Yak’s Corner
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Front Page Talking Points

FOR THE WEEK OF FEB. 01, 2010

Common Core State Standard
SL.CCS.1/2/3/4 Grades 6-12: An essay of a current news event is provided for discussion to encourage participation, but also inspire the use of evidence to support logical claims using the main ideas of the article. Students must analyze background information provided about a current event within the news, draw out the main ideas and key details, and review different opinions on the issue. Then, students should present their own claims using facts and analysis for support.

Super Bowl swells 'fan' ranks this Sunday -- and not just for football

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1.gifLook for a game-related article of interest that's not in the sports section. Tell why the topic is appealing.

2.gifDiscuss whether Super Bowl coverage seems over the top, about right or not heavy enough. Are sports section articles clear enough for non-fans to understand?

3.gifCan you find quotes from people who'll watch just to see the ads or for another reason besides liking football?

The pro football season ends Feb. 7 with familiar rituals and a team playing its first Super Bowl. The New Orleans Saints, created in 1967, haven't reached the NFL championship game before. Led by quarterback Drew Brees, they'll take on the Indianapolis Colts and star quarterback Payton Manning in Super Bowl XLIV (that's 44 in Roman numerals). Miami hosts the big game for the 10th time.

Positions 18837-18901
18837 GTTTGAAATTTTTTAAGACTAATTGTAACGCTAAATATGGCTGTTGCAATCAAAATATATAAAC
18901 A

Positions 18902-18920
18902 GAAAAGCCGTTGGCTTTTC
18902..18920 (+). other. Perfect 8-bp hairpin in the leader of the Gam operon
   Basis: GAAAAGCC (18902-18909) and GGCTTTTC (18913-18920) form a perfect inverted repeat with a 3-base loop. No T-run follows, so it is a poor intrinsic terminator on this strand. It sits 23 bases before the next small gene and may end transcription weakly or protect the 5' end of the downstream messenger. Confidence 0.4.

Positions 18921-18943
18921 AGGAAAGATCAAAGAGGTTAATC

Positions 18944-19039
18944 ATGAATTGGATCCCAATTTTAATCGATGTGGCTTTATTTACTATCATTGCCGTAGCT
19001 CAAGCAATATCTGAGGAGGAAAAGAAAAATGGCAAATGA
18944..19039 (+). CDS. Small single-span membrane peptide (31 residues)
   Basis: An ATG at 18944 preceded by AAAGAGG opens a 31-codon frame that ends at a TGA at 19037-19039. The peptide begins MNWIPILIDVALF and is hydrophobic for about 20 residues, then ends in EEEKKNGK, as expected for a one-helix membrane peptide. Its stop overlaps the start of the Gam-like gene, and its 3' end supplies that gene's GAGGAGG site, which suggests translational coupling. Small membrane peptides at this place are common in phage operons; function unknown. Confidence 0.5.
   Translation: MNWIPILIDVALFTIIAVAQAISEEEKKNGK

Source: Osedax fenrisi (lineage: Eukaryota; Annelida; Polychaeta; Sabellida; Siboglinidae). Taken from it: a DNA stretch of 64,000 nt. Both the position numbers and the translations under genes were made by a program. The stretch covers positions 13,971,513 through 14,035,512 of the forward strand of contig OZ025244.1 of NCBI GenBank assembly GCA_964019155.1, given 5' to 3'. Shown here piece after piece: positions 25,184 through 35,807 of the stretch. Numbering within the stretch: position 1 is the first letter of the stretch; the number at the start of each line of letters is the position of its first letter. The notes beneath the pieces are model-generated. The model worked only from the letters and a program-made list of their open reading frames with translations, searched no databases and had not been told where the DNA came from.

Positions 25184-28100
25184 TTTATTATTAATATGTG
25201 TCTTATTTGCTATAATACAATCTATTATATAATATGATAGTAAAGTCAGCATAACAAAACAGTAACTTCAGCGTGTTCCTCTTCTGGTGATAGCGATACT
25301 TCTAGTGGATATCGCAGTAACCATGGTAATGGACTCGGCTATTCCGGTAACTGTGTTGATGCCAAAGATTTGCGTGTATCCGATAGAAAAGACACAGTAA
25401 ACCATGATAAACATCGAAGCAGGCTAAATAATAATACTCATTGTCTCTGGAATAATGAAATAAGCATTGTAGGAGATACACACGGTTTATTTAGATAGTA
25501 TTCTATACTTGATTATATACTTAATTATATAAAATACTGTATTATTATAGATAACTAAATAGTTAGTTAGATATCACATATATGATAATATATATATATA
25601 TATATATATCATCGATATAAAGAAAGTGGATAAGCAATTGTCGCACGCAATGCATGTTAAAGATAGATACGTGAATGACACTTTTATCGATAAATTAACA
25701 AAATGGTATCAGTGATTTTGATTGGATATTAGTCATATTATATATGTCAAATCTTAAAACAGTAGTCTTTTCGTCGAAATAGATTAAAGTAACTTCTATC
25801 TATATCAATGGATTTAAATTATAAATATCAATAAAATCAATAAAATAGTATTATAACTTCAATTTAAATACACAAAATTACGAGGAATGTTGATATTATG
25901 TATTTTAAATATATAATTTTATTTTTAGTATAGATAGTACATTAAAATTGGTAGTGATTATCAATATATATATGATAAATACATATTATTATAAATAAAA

The Saints have a 13-3 record in regular season, compared to the 14-2 for the Colts. But on-field strengths and strategies aren't necessarily the main draw for everyone in a global TV audience that will approach -- or exceed -- 100 million. With that many viewers, the event is a Huge Deal for sponsors and the network airing it. CBS sold more than $200 million in commercial time for Sunday evening's extravaganza, a traditional showcase for inventive, humorous new ads that generate their own fans, news coverage and social media buzz. A 30-second spot costs about $2.5 million, one industry estimate says.
Spots will include viewer-generated ads for Doritos chips and CaereerBuilder.com, chosen via online votes. The brewer of Budweiser beer, which will show five minutes of ads, has a Facebook poll on whether to feature its familiar Clydesdale horses again.

The game also means big bucks for Miami and Miami Beach, with sold-out hotels, parties galore and plenty of promotional events. An economic study says the event will add about $153 million to South Florida's economy this year. Celebrities coming include megastars who'll perform at Sun Life Stadium during the game. Carrie Underwood sings the National Anthem, Queen Latifah presents America the Beautiful and classic British rockers The Who are the halftime entertainers.
In other words, there are plenty of reasons to be near a TV on an evening when nearly everyone is a football fan, loosely speaking.

Sportswriter says: "Virtually everything will be televised except Drew Brees clipping his toenails." -- Barry Jackson, Miami Herald

Saints fan says: "This is possibly the biggest thing we've ever had [in New Orleans]. Just getting there is making us happy. Lord help us if we win." -- Ella Brennan, prominent restaurant owner

Columnist says: "Before culture and even before sports, the Super Bowl is about business." -- Dan Neil, Los Angeles Times business columnist


Front Page Talking Points is written by Felix Grabowski and Alan Stamm for NIEonline.com, Copyright 2014
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